Thanks to Margo Fowkes for republishing this post on her terrific site, Salt Water, which is dedicated to publishing work about grief and loss.
I drove to the Napa Valley over spring break to walk with a friend who has, it seems to me, the most difficult job I can imagine. I went for the day, though once there I wanted to sink into the grass and linger longer beneath a majestic quercus lobata, the California white oak, rooted in the soil of the largest veterans’ home in the country. It’s a huge park, this campus overseen by my friend Ursula Stuter, who has been the acting director of this place since last May. She looks out for about 850 veterans plus a roughly equal number of staff on 900 acres with two reservoirs. It has its own post office and baseball field, golf course and swimming pool and medical facility, this small town within the small town of Yountville.
It has, for 134 years, been a peaceful retirement community of men and women spending their last years in paradise.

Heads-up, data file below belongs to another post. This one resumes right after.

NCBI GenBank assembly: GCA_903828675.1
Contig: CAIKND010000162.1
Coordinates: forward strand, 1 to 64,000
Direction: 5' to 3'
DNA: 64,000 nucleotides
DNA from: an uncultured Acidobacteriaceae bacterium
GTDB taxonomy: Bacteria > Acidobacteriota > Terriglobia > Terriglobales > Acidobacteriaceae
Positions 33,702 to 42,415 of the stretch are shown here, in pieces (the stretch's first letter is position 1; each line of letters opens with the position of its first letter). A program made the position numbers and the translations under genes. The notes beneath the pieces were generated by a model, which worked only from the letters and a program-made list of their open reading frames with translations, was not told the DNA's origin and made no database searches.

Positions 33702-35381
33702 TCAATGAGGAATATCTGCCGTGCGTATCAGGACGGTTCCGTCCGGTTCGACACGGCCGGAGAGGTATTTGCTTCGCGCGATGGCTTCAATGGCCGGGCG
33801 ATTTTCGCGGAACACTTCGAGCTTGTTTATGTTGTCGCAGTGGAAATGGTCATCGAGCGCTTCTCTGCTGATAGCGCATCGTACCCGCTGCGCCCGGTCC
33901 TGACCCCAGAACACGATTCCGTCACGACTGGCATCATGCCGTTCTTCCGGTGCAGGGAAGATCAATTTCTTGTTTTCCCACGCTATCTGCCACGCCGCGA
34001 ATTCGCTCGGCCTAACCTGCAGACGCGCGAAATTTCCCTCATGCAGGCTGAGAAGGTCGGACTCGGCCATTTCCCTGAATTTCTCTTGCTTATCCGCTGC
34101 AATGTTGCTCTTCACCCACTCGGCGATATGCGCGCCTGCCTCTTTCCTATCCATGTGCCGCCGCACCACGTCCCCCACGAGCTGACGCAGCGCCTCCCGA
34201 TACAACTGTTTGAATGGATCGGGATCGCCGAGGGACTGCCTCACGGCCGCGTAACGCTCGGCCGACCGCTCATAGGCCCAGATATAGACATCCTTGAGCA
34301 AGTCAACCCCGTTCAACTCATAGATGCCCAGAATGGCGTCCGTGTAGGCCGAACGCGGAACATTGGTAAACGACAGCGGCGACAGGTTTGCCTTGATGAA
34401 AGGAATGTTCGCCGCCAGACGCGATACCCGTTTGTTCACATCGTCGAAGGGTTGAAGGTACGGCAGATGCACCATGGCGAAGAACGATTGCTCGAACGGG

Until less than a month ago when a gunman stormed into a going-away party, took three women hostages and killed them. One of the women was pregnant. Another was Ursula’s good friend who ran the program for veterans with PTSD. The gunman had been kicked out of the program because knives were found in his possession. He returned with a vengeance.
And when it was over, Ursula was one of the first people who had to walk into that abbatoir and deal with the aftermath.
I was going to take a group of writers from Sacramento to write with Ursula the day after the shooting. We’d planned it for months. The day of the shooting I canceled our write. But I couldn’t stop thinking about Ursula. I emailed her; she emailed back. “Do you want to write and read to me?” She did. I listened as she began to unfold the story over the phone.
I knew from the first time she read to me that I wanted to show up in person for her. She liked that idea. So during the week leading to Passover and Easter when we were both off from work, I drove to Yountville. I was pleased to see spring springing—the hills around Vacaville erupting with new grass, bright blue sky punctuated with fluffy clouds, the skeletons of grapevines silently preparing for the bounty to come.
“Bring your walking shoes,” Ursula had texted me, which I did. I found the house on campus she shares with her husband and children—two half-plexes, actually, newly linked with a passage—and was warmly welcomed by their “littles,” the two youngest, Edward and Bridget, as well as by her husband Anton. After Edward gave me the house tour, his mother and I went outside for the campus tour.